The girl was taken by the jihadists from the village of Kosho, south of the Yazidi hub of Sinjar in northern Iraq, together with her mother and sisters. Her mother and sister were sold in Raqqa and remain there while two other sisters have been freed and now live in Germany

On the police video, the girl stands silently, wearing a light green head scarf as officers try to reassure her. Many of towns and villages have now been retaken from the jihadists by the Iraqi security forces but they are often still unsafe or need to be completely rebuilt

On the police video, the girl stands silently, wearing a light green head scarf as officers try to reassure her.

'She has two sisters who were sold and sent to Raqqa,' said Dakhil, referring to the Syrian city that is still controlled by ISIS and the other main hub of the 'caliphate'.

'They are still there.'

Dakhil explained that the girl's two other sisters and mother were bought back from IS, a method which has been used by the authorities and Yazidi organisations to free hundreds of women, and now live in Germany.

The girl and her family are originally from Kosho, the same village Yazidi rights activist and Nobel Peace Prize nominee Nadia Murad is from.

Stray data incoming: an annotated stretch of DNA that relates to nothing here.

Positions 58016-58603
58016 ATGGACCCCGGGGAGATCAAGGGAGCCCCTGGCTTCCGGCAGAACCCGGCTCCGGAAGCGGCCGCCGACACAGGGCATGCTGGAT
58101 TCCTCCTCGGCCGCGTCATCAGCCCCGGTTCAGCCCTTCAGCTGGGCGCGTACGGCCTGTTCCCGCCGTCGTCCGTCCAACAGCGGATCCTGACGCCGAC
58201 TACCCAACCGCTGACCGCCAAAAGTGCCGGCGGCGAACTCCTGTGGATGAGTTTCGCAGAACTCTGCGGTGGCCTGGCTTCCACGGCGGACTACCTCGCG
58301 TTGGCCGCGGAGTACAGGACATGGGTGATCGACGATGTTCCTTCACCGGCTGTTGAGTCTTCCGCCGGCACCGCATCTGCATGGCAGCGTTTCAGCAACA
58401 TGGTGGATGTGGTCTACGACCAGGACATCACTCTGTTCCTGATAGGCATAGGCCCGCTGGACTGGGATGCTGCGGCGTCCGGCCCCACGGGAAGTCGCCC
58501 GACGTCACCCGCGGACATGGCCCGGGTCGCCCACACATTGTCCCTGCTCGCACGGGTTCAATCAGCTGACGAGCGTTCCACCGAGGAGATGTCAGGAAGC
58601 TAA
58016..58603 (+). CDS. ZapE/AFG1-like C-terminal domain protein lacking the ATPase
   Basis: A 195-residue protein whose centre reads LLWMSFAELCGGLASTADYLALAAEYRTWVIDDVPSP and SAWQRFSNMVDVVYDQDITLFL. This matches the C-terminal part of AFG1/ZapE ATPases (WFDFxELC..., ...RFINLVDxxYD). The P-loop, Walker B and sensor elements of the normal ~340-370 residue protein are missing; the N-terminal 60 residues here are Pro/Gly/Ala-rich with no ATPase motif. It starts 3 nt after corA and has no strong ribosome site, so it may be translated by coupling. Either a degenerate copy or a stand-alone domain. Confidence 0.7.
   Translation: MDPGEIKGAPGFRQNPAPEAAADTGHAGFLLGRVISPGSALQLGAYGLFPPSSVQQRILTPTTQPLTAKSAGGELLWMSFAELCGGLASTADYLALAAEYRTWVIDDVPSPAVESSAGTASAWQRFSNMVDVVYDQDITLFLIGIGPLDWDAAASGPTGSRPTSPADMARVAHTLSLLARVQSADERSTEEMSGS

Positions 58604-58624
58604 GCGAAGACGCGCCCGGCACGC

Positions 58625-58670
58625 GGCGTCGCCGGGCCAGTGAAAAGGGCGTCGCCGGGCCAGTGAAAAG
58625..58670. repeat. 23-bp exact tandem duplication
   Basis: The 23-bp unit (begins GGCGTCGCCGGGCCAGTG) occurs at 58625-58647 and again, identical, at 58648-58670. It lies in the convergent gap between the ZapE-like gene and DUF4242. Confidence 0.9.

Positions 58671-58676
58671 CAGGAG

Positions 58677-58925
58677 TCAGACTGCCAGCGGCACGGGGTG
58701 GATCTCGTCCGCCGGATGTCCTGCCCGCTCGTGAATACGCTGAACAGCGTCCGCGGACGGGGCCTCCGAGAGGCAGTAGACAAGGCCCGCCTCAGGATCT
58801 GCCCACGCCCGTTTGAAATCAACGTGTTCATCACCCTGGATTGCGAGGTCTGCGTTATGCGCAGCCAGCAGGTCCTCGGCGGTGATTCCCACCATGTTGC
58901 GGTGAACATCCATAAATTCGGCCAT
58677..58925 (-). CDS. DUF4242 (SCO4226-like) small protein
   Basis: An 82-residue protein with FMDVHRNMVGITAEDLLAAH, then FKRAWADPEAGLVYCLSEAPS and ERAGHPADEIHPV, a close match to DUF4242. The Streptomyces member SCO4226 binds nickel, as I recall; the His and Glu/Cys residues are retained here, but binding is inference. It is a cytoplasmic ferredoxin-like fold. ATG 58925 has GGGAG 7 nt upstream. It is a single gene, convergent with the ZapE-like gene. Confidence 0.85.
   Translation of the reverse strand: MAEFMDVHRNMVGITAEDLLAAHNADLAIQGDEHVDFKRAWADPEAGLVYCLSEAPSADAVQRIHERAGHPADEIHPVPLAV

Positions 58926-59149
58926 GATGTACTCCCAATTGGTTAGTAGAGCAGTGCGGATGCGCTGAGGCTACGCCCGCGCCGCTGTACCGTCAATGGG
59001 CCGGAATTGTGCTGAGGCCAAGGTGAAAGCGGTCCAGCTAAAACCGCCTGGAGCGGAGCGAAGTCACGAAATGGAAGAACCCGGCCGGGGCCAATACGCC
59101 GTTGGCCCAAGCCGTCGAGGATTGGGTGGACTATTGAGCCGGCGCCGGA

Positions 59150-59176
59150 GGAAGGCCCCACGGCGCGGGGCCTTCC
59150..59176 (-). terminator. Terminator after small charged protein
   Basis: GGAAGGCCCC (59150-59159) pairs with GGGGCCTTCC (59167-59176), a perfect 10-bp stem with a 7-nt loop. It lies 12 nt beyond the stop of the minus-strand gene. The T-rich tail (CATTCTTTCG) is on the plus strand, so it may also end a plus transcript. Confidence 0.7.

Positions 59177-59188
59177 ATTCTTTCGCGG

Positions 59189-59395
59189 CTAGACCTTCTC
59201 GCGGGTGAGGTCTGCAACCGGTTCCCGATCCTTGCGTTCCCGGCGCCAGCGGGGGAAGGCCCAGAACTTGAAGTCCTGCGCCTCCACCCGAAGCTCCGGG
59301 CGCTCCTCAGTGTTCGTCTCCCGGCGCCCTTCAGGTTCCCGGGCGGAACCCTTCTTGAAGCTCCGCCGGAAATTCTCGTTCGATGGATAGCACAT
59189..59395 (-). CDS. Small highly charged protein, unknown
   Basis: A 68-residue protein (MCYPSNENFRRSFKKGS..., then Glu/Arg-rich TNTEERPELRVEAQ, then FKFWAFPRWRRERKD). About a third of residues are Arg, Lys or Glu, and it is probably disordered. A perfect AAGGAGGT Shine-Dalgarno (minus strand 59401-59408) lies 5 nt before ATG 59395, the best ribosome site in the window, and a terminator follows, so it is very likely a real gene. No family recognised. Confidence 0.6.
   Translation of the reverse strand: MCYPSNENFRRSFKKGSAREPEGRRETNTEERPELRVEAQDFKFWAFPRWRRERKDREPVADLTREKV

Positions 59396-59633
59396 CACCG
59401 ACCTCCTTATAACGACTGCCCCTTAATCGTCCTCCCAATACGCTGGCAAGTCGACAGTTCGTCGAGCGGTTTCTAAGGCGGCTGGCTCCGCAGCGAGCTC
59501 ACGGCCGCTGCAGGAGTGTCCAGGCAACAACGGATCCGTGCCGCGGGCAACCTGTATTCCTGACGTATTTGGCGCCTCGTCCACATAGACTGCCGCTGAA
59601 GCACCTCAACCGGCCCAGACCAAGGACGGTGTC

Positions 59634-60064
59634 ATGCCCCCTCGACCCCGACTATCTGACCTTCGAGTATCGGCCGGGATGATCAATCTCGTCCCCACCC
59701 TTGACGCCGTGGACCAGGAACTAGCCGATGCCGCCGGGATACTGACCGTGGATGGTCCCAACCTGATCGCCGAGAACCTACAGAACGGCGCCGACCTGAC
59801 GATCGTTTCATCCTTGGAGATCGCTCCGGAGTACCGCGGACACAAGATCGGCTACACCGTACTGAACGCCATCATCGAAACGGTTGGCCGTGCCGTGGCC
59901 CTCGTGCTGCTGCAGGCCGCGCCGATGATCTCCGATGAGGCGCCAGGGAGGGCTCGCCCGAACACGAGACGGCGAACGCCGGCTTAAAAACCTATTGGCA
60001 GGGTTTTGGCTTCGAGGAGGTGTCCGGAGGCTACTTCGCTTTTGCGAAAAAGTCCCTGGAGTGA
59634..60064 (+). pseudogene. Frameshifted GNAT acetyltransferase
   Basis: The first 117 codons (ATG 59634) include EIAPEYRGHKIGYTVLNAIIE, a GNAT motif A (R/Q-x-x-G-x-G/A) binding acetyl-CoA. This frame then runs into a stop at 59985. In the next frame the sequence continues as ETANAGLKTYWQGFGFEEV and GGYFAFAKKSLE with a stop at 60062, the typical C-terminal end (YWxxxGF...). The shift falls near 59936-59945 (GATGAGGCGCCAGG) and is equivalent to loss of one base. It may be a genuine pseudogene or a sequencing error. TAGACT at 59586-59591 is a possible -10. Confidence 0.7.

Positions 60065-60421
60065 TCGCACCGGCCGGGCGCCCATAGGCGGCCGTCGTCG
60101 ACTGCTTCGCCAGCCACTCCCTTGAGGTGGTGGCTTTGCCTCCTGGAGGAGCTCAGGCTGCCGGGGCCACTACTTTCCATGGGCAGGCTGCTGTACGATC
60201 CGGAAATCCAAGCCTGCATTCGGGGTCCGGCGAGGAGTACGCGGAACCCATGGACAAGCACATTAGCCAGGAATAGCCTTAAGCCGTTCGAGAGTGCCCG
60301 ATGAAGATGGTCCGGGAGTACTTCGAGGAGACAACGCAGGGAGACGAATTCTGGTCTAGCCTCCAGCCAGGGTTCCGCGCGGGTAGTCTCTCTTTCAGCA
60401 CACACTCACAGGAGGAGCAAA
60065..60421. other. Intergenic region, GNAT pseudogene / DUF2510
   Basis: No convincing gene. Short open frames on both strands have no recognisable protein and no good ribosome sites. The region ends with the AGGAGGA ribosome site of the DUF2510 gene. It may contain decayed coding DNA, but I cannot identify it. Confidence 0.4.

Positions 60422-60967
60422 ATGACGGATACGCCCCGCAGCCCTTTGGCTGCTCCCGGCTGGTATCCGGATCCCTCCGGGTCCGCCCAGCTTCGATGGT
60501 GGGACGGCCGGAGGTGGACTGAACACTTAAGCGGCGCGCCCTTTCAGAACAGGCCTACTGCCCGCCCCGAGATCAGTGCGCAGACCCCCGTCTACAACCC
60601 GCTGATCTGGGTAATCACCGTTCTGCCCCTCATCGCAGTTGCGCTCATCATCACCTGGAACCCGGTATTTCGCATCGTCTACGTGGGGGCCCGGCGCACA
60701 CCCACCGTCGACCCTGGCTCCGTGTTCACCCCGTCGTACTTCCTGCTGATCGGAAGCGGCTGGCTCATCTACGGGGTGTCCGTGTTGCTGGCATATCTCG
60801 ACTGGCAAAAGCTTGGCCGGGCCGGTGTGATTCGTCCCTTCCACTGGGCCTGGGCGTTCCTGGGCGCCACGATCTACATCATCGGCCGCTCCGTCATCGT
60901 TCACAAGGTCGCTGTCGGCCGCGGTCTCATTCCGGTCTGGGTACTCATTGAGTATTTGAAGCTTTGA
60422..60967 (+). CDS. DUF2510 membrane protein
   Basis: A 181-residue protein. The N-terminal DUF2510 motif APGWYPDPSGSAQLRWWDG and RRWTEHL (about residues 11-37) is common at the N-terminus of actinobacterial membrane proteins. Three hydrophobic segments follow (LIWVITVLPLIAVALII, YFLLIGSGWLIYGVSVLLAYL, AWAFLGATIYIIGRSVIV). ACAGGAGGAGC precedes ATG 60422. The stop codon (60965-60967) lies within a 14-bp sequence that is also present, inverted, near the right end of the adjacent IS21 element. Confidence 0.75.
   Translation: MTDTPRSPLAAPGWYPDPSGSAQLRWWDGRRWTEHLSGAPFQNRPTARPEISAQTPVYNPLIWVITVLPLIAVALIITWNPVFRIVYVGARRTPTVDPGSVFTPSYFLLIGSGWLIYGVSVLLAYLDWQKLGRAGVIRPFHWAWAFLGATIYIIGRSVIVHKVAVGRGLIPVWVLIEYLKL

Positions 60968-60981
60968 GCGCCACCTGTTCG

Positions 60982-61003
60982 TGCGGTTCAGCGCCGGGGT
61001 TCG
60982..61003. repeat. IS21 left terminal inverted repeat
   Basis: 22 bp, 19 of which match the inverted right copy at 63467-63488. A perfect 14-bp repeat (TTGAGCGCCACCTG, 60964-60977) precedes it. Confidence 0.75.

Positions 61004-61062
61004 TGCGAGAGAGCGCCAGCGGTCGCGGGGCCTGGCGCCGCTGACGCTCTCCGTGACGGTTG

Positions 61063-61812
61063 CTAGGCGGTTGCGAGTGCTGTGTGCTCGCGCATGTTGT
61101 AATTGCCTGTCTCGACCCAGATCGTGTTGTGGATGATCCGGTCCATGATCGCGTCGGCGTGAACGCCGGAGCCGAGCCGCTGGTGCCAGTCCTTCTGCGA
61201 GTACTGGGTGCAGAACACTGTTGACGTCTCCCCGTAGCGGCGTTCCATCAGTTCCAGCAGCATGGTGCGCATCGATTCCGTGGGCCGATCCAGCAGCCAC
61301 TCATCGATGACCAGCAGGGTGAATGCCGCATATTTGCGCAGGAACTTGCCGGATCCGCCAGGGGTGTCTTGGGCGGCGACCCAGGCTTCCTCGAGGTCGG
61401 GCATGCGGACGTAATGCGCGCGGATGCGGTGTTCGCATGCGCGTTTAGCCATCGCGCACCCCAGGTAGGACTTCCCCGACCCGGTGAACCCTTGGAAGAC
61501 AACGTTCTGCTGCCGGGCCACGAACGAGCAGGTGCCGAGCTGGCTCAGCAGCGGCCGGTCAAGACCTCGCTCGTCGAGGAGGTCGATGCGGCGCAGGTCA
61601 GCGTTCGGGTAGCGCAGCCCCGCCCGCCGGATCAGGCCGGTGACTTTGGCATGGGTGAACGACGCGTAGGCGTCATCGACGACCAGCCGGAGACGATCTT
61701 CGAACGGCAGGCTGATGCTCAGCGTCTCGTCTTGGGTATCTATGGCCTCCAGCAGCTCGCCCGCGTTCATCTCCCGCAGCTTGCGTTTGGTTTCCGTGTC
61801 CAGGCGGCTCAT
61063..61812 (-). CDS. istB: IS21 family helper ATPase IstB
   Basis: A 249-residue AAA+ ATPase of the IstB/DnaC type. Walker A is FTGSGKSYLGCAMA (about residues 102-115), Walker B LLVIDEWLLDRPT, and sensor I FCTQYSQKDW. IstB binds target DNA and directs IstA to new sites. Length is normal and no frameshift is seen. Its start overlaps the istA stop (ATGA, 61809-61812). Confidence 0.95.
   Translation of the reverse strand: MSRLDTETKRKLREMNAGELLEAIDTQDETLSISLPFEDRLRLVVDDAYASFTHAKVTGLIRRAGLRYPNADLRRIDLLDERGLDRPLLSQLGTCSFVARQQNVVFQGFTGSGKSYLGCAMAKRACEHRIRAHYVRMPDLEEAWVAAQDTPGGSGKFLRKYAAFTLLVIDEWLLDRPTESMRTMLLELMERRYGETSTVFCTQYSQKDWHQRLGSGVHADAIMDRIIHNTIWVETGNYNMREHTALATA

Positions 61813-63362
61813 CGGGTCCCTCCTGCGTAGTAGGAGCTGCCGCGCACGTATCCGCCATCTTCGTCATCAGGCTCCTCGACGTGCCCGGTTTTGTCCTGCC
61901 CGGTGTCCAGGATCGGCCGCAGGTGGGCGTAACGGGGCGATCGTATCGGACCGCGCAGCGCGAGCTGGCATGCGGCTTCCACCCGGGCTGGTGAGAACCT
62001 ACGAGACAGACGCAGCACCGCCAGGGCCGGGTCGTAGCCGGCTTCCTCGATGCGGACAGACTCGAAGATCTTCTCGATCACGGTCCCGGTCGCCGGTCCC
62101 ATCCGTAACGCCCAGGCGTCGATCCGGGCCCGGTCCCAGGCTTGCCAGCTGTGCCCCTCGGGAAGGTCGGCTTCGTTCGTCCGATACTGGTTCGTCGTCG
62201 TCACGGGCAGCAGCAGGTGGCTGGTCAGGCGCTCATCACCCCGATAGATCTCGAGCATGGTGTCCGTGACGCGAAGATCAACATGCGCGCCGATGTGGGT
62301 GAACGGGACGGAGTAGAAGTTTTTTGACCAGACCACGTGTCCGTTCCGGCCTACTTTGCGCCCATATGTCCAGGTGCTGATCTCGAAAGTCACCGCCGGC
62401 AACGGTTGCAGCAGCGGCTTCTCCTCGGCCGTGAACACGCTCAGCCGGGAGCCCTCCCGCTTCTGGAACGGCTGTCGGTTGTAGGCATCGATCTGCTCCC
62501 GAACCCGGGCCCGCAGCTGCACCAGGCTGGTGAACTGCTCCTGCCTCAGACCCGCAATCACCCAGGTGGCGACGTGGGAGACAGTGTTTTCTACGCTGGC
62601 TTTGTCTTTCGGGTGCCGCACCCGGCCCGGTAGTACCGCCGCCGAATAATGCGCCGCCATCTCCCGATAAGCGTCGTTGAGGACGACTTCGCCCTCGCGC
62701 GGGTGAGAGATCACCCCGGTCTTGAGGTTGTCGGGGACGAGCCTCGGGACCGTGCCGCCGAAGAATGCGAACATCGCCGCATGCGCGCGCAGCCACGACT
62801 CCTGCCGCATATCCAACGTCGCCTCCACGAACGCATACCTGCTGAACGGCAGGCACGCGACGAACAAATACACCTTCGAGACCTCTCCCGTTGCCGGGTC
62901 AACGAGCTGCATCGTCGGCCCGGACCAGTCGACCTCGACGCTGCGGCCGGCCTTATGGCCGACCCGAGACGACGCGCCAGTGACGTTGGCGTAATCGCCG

'They who kidnap these children are monsters,' said Major General Jaafar al-Baatat in a statement following the girl's release

Vian Dakhil said the girl's father had a disability.

'Her cousin who lives in a camp for the displaced near Dohuk (in autonomous Kurdistan) is coming to fetch her,' she said.

The Yazidi community, which follows a unique faith, celebrated their New Year on Wednesday.

Many of towns and villages have now been retaken from the jihadists by the Iraqi security forces but they are often still unsafe or need to be completely rebuilt.

http://www.dailymail.co.uk/news/article ... freed.html
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Re: Yazidi UPDATES genocide has occurred and is ongoing

PostAuthor: Anthea » Sat Apr 22, 2017 10:02 pm

Yazidi girl, 11, kidnapped by Islamic State aged only 8 freed by Iraqi Forces from the jihadist stronghold Mosul


Question:

Does this mean that there are other Yazidi captives being held by ISIS in Mosul?

I suspect YES

Question:

Does this mean that some of the Yazidi captives have been killed in the Mosul slaughter?

I suspect YES

Question:

Was the 11 year old girl the only Yazidi being held captive in Mosul?